Conn. Car Registration Stickers Move Inside to Thwart Thieves

July 12, 2006

Governor M. Jodi Rell is advising Connecticut motorists that they will soon receive new motor vehicle registration stickers that will be placed inside the windshield rather than on the rear license plate – an effort to thwart thieves who often target the stickers and sell them.

“The theft of registration stickers has been a particularly challenging law enforcement issue, especially in our cities,” Rell said, “and this simple, common sense change will go a long way toward resolving this problem.”

Because the stickers are not easily removed from license plates, thieves often cut off the corner of the plate with the sticker still attached, and then sell them to unscrupulous car dealers or other individuals.

In the last three years, state police say nearly 26,000 plates have been reported stolen in the state.

But in an effort to counter this crime, beginning with vehicle registration renewal notices that the Department of Motor Vehicles will send later this month, customers will be instructed to put a new and larger sticker in the lower driver’s side corner of the windshield. These renewal notices will be for registrations that expire September 1 and later.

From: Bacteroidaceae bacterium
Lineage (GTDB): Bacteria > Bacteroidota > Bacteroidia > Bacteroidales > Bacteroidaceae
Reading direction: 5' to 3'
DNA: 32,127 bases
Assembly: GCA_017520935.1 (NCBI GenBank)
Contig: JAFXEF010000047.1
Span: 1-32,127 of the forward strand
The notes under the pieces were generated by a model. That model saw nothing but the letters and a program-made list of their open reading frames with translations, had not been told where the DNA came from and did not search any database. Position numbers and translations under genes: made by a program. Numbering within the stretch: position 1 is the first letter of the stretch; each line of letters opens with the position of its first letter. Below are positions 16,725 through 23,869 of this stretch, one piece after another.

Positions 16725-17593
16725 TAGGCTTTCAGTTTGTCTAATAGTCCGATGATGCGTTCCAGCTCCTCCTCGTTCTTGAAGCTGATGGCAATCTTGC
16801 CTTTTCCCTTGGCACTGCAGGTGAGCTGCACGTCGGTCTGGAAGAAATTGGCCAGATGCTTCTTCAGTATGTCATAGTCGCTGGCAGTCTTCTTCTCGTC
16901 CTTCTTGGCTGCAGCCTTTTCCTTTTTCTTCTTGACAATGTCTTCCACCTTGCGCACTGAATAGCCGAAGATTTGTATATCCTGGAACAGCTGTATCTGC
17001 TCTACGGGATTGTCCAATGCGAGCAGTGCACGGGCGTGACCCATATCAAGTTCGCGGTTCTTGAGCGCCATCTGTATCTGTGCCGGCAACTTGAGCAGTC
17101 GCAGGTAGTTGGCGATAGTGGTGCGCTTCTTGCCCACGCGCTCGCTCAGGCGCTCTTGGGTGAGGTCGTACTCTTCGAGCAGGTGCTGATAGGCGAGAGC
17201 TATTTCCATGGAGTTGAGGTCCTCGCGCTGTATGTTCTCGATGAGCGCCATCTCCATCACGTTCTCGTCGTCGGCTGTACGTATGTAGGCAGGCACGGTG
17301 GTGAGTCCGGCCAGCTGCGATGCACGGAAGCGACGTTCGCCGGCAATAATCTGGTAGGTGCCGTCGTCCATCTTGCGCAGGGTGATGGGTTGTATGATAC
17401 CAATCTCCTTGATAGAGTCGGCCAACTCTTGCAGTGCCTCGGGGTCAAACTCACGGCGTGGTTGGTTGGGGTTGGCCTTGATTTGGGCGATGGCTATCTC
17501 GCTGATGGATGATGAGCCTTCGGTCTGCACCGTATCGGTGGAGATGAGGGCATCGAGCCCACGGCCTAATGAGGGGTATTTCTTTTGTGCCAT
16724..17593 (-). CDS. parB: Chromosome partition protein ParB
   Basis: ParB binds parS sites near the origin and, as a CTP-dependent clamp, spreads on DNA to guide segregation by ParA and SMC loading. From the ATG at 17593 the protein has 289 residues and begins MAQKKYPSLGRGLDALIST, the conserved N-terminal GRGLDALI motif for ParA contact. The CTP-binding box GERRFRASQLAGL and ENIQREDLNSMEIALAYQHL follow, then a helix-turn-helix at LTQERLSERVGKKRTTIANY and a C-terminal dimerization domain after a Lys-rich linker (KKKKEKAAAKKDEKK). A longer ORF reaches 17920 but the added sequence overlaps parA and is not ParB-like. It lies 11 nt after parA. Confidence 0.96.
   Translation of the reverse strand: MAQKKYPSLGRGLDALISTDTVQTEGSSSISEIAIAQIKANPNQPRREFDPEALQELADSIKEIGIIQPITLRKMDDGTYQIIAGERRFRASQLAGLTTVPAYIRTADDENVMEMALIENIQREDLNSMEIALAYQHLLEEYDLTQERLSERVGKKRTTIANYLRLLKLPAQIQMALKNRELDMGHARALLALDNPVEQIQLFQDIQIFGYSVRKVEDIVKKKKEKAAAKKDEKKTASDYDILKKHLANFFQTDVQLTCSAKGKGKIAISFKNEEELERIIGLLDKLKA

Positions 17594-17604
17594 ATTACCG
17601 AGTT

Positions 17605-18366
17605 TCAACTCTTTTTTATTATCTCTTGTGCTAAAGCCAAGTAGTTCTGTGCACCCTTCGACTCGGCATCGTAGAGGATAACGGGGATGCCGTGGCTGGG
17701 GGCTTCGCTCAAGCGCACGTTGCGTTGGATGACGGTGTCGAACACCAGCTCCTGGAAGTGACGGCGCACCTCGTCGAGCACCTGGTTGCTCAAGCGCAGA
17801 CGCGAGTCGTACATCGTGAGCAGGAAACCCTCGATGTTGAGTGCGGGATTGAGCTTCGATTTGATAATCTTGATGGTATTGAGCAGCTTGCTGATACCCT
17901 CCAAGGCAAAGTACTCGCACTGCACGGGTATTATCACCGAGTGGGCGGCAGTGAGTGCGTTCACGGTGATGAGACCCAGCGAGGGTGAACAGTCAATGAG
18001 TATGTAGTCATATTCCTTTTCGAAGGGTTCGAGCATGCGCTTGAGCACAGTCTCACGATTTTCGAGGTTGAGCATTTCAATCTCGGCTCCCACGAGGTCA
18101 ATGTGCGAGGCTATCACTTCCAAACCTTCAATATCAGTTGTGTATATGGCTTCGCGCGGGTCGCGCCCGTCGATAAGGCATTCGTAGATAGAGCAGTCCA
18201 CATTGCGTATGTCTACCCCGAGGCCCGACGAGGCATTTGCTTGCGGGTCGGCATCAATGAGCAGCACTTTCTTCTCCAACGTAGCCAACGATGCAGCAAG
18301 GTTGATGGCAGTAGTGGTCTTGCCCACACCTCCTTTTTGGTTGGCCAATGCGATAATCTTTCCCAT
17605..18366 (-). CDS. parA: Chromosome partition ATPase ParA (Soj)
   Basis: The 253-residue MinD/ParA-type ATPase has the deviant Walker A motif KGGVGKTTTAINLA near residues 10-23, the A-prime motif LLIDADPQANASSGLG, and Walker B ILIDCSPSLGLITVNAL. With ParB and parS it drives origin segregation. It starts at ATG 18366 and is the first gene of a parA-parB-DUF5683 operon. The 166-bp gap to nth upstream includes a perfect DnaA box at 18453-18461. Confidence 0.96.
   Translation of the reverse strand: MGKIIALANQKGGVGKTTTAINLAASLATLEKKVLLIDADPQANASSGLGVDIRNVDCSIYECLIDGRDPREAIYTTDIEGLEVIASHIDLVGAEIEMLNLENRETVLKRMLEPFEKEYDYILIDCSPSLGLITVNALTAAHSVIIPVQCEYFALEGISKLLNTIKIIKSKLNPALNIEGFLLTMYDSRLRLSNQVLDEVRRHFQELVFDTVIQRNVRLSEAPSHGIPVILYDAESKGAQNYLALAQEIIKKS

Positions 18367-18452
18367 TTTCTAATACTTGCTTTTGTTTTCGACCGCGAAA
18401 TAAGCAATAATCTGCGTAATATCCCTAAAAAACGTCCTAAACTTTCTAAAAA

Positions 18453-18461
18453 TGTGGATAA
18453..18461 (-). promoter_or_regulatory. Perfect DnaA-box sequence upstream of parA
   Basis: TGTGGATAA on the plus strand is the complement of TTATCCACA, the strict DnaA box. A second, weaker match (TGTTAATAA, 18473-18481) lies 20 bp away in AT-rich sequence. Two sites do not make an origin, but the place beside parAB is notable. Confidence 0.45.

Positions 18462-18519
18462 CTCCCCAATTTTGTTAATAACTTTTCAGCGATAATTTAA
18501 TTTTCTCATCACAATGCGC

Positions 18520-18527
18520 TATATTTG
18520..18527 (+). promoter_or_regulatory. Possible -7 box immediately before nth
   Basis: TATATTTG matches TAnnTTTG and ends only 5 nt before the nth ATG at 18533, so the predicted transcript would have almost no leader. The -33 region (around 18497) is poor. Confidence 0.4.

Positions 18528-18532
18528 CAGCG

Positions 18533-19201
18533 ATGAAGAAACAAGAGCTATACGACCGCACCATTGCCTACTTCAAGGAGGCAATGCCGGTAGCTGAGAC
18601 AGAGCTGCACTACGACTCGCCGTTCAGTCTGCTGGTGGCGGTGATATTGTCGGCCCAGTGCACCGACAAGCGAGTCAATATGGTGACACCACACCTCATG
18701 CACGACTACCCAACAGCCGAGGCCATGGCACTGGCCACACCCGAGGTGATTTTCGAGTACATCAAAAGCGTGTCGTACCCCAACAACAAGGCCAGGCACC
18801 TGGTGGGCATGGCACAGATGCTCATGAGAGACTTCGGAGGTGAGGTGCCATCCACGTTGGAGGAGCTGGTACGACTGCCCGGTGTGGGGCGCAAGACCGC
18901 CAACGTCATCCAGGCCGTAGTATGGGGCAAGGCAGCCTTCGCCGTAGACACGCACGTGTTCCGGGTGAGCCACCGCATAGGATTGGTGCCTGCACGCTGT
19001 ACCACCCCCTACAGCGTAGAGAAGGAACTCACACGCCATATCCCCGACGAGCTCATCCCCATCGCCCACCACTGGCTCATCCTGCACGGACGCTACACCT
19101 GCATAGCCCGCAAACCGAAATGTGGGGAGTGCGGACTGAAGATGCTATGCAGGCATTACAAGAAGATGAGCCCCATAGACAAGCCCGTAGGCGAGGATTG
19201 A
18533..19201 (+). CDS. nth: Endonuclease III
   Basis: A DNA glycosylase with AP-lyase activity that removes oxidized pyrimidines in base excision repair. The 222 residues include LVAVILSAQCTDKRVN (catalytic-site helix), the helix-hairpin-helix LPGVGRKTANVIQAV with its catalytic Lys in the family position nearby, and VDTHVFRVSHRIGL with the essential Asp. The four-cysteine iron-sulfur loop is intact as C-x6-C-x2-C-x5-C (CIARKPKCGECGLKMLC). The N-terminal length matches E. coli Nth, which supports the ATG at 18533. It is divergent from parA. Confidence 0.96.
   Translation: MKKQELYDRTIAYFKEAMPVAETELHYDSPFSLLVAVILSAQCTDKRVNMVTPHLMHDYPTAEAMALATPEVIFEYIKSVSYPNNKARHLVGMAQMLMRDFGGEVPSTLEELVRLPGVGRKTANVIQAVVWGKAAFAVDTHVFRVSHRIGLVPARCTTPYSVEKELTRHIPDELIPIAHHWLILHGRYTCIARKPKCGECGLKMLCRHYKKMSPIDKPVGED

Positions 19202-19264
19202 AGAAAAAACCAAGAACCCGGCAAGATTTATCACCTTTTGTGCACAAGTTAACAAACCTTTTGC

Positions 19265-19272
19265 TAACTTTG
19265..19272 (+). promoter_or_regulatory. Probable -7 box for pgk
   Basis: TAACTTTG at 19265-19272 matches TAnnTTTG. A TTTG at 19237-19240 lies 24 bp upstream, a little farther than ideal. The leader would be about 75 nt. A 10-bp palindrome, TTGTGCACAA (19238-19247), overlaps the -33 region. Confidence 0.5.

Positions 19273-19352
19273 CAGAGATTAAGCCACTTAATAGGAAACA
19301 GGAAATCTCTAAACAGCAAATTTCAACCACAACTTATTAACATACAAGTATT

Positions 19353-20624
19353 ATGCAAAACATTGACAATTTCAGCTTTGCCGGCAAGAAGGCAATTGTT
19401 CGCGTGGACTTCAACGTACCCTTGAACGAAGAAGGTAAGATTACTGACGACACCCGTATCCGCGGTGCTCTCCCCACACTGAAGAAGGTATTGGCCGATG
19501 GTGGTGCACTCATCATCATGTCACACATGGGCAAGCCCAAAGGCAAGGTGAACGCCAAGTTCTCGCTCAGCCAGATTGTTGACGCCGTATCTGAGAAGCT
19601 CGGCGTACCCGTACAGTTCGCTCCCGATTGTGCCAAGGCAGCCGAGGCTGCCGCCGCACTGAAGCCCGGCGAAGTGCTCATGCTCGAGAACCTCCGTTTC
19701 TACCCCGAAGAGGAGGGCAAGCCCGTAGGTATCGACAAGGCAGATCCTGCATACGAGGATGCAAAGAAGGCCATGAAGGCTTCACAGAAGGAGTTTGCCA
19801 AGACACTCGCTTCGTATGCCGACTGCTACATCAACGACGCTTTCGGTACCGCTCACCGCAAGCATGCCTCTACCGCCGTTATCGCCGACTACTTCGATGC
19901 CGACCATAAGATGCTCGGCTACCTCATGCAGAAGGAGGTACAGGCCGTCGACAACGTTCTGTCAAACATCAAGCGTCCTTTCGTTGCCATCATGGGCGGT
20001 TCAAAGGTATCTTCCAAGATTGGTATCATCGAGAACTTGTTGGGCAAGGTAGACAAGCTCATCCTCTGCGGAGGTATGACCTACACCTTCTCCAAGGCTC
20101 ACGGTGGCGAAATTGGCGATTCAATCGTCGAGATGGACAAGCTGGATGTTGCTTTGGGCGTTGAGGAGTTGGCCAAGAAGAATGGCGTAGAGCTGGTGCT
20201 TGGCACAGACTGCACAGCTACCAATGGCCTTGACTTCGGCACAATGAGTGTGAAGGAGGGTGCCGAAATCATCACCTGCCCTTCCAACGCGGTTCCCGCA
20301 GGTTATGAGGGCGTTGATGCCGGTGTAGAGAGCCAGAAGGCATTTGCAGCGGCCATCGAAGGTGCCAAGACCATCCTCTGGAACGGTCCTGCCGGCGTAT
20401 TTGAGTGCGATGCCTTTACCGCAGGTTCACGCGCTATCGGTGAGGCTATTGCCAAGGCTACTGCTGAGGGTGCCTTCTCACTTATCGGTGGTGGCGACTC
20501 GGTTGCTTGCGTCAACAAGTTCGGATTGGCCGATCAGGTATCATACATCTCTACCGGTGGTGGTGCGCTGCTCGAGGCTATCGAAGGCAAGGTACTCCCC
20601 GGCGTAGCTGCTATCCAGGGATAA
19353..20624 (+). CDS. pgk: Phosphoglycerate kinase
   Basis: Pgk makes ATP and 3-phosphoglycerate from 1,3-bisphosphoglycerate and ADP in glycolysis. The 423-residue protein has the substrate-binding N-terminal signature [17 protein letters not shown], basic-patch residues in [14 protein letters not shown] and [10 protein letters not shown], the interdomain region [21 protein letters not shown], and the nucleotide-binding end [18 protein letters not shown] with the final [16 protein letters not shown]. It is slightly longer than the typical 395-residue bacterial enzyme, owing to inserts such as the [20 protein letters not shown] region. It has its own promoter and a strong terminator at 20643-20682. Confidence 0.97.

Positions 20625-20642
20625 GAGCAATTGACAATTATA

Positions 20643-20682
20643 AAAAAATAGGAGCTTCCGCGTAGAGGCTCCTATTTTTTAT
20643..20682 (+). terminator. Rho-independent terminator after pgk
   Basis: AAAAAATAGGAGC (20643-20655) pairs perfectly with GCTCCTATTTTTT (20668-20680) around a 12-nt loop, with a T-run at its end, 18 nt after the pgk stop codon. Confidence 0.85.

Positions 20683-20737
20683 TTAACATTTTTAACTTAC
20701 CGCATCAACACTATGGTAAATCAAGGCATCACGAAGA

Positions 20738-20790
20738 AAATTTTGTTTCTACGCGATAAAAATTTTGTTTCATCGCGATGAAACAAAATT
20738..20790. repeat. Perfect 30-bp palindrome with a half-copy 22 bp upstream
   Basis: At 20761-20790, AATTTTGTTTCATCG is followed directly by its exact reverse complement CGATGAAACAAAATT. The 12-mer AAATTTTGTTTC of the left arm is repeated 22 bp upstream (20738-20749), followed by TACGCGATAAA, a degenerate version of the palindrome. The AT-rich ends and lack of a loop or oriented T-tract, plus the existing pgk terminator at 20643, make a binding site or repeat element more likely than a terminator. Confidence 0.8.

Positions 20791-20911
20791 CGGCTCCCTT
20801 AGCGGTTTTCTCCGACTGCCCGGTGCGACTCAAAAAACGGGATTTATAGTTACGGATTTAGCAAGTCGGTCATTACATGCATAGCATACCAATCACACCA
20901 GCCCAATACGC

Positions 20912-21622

Motorists will receive new stickers when either renewing a registration or buying a car with a new registration. The new stickers will be phased in over the next two years.

“This new windshield sticker, like those used in many other states, will help put a stop to the growing problem of sticker and plate theft around Connecticut, particularly in our cities. It is the long-term solution that helps both the motorists and the police,” the governor said.

The new registration sticker is larger and will change color each year. It will partially destruct upon removal to prevent fraudulent use. DMV plans to mail windshield stickers starting July 21 with all paid registration renewals. After September 1, the DMV and licensed car dealers will issue the windshield stickers with new registrations.

Source: Governor Rell’s office

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